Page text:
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May 16, 1931

Handbuch der mikroskopischen Anatomie des Menschen.

JAMA. 1931;96(20):1724-1725. doi:10.1001/jama.1931.02720460070038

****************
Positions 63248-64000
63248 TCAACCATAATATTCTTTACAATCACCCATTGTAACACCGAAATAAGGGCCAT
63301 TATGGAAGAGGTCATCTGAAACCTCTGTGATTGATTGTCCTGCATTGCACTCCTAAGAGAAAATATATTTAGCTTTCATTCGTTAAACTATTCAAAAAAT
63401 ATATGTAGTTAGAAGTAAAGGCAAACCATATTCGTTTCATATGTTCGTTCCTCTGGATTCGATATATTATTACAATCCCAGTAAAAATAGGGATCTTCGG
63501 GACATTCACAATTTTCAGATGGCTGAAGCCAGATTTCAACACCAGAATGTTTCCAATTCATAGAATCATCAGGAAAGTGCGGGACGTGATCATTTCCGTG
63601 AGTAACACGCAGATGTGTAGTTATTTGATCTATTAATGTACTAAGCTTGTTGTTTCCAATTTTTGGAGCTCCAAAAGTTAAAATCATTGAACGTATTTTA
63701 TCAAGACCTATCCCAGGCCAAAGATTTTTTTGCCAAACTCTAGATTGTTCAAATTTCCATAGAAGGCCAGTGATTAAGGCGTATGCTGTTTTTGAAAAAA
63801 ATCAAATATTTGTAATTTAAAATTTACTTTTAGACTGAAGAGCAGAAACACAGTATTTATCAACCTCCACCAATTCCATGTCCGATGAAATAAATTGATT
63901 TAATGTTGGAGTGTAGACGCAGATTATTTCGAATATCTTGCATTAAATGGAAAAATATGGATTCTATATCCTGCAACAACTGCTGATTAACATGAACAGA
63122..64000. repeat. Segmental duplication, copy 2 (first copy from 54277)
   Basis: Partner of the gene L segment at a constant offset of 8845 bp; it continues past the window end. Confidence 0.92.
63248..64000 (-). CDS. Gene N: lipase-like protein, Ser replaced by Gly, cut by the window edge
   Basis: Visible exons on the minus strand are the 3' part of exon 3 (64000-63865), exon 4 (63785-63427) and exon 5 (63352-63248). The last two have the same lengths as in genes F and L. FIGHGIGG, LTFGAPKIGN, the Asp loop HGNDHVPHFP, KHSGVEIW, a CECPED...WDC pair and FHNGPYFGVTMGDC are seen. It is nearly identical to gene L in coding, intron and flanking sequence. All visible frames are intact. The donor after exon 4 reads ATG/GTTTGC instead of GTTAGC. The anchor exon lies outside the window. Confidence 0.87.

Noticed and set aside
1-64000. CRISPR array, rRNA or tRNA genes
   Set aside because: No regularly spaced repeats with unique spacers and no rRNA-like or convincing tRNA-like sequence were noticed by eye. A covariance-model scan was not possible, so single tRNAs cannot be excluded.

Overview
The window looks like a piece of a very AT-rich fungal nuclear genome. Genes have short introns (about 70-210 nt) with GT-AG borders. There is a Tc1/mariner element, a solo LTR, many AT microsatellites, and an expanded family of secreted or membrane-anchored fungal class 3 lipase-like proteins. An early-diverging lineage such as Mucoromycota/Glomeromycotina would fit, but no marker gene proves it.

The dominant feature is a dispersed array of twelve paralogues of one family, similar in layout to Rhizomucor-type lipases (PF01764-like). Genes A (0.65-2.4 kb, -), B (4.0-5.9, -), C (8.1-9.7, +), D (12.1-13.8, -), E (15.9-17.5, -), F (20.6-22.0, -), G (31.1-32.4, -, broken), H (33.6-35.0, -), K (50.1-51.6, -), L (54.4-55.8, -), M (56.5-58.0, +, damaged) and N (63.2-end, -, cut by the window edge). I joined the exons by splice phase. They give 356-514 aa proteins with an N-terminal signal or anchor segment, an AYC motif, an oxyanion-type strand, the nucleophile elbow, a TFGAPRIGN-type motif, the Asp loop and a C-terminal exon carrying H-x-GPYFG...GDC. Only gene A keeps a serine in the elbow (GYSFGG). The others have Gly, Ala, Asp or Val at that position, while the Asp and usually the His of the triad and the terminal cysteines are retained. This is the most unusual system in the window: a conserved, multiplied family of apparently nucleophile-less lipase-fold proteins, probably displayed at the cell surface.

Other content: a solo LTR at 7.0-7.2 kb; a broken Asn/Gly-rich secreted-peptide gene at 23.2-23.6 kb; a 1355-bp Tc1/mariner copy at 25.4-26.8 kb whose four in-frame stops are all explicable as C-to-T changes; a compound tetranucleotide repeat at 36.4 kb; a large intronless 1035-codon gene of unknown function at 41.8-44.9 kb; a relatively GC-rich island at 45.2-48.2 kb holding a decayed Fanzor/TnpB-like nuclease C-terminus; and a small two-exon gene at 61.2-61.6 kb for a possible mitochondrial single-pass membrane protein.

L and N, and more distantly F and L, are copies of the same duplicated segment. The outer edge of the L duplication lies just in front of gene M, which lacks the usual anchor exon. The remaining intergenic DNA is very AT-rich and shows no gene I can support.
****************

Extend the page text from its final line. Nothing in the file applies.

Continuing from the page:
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In the case of a subject with so vast a literature as the kidney, it is an achievement to write a monograph which represents an actual contribution, as Möllendorff has done. It will prove indispensable to all students of the structure and function of the kidney. It begins with the histology and cytology of the human uriniferous tubule and then takes up the blood supply and supporting tissue of the organ as a whole. The discussions of renal function are dominated by the theory that all components of the urine are secreted into the capsular space of the malpighian body and concentration occurs throughout the rest of the tubule. There is little effort to explain the differences in structure at different levels of the tubule. Considering the author's familiarity with the amphibian kidney, it is surprising that the work of Nussbaum and of his detractors should not have been justly

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